To underscore the abode’s contemporary edge, Cindy Cline of Wertimer + Cline dreamed up a landscape with angular hardscaping, complemented by texturally interesting plantings, such as windmill palm and sweetgrass. But to balance those modern accents, Brad snuck in a nod to the couple’s shared love of history: a gas lantern identical to the one that graced his former home in New Orleans now flickers above the front door. “After years of renovating historic properties, I fell in love with some of the elements that have stood the test of time, like this lantern,” he says. “I love that we were able to incorporate it into our home.”
Inside, Melissa and Phil teamed up to create a floor plan custom-suited to the family of four. Since the move, Melissa has expanded her interior-design firm, which now operates on both coasts. Her home office is positioned right off the front door, so client meetings don’t clash with home life.
At the end of the entry hall, the layout opens up into one big living, dining, and cooking space. This high-traffic area is purposefully oriented near the rear of the abode, where floor-to-ceiling windows provide water views. The floor plan is modern, but there are references to traditional local architecture throughout—such as the shiplap walls in the master bath and the entry hall’s pitched ceilings, which mimic slant-roofed porches. And the floors were milled from old-growth pine, a material favored here for hundreds of years.
With the bones thus laid, Melissa turned her attention to décor, where she made a break from tradition and let her own personal style reign. “As a designer, I look at so many patterns and textures on a daily basis,” she says. “So when I’m choosing for myself, I go minimal, with lots of black, white, and grey.” This graphic palette lends itself well to an urban aesthetic inspired by San Francisco’s Mission District, her old stomping ground. “It was especially gritty when I moved there in the early 2000s, yet it had this soulful energy with street murals, dive bars, and music venues. I just fell in love with the urban grunginess of it all,” she says.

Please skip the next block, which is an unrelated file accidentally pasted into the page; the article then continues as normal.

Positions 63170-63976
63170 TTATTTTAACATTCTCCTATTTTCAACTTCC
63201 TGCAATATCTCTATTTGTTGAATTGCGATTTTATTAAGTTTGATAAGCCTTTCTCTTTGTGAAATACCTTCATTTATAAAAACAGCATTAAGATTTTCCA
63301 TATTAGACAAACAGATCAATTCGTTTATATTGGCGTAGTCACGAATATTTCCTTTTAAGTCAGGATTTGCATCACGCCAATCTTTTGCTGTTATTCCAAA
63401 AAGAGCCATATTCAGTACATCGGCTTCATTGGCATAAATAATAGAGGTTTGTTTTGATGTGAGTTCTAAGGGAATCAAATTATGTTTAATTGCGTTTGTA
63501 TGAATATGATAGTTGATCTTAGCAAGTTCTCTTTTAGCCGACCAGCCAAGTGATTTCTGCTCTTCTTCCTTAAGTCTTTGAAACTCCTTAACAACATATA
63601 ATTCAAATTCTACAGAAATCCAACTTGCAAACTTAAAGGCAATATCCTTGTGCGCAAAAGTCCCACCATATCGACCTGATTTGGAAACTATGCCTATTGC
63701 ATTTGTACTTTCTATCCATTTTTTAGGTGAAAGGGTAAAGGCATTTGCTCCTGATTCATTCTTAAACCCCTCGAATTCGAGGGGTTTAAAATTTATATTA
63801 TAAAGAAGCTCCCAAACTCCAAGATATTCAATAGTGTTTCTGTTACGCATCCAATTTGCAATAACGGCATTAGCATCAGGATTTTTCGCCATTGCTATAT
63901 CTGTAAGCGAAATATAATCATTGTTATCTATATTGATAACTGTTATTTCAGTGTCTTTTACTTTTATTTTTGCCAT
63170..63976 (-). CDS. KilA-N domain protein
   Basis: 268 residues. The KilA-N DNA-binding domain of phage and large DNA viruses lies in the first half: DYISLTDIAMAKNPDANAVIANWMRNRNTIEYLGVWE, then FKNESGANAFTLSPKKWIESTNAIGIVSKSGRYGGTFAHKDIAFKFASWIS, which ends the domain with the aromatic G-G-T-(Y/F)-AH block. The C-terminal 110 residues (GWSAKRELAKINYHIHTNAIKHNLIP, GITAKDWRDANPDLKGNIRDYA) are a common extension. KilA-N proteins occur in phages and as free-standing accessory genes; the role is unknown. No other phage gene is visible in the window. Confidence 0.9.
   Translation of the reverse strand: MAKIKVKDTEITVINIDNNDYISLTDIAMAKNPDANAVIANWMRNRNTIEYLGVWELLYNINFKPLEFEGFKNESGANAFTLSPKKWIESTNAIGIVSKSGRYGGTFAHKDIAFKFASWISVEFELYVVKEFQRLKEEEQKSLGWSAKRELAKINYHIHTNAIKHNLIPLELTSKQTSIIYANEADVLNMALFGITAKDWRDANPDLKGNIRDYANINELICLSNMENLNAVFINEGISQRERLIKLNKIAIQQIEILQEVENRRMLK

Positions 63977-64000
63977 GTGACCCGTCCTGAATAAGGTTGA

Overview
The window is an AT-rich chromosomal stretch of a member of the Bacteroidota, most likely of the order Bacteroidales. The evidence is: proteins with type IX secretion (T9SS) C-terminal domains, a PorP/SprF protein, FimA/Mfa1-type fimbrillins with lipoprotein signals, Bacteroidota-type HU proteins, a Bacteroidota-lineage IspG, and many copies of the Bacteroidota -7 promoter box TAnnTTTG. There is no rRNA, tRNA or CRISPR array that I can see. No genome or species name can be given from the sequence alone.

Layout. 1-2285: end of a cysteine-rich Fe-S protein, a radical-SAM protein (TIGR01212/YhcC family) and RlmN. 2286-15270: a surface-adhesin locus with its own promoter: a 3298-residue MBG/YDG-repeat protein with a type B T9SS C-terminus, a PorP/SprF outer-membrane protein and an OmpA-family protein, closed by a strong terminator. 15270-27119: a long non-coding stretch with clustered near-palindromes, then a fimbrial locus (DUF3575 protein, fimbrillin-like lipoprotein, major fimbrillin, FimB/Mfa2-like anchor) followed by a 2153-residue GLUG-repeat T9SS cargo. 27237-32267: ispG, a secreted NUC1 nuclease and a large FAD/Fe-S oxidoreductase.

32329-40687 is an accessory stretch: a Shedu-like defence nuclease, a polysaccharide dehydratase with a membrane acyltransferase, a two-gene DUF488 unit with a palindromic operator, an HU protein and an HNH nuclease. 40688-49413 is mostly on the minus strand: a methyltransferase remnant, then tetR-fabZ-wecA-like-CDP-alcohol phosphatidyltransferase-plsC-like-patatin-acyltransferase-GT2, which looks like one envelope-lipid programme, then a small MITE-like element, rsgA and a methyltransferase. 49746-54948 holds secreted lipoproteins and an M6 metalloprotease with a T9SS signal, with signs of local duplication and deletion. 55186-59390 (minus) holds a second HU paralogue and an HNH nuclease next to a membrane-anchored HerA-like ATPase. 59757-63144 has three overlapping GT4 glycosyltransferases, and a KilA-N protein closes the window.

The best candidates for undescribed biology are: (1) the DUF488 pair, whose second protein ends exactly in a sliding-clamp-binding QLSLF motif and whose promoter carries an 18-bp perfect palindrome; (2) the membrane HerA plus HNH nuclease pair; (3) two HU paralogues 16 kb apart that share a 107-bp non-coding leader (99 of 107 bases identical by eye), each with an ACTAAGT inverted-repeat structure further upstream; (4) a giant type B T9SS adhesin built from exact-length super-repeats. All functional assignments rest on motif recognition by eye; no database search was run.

To draw out this motif, she fused mid-century furnishings (“If you want to go retro, mid-century pieces have the cleanest lines,” she says) with picks that have an edgy feel, such as the Banksy-esque painting above the living-room mantel (“It looks like the dark side of corporate America,” she notes), the angular chandelier over the dining table, and the rock-and-roll wallpaper in the first-floor powder room. The wallpaper was a DIY job the couple tackled in one weekend, raiding coffee-table books for images of favorite musicians and gluing them to the wall. “Brad is obsessed with New Orleans jazz musicians, so they’re in there, and I grew up in the ’80s, so Madonna has a presence,” she says. Upstairs, a more intimate personal touch: in a hang space between the twins’ rooms, Melissa placed a grouping of skateboard decks that once belonged to her late brother. “He lived life to the fullest; I like these little reminders of him,” she says.
Five years since she first saw this piece of land, Melissa’s gut instinct has turned out to be spot-on: this place feels like home. She and Brad have since wed; and though they still like to travel, they don’t need to wander too far to be transported somewhere fabulous. Their tiered back deck offers unobstructed views, a lower-level dipping pool beckons, and when they fling open the window on the indoor-outdoor bar, a craft cocktail is never far away.
On a summer day, you’re likely to find them here, grilling seafood and sipping Moscow mules from stainless steel cups rather than the traditional copper mugs (even the barware adheres to the house color scheme). All in all, she couldn’t be happier that she took the plunge. “I think of my life in San Francisco, and it was just so busy,” she says. “Here, it’s more relaxing. You kinda feel like you’re always on vacation.”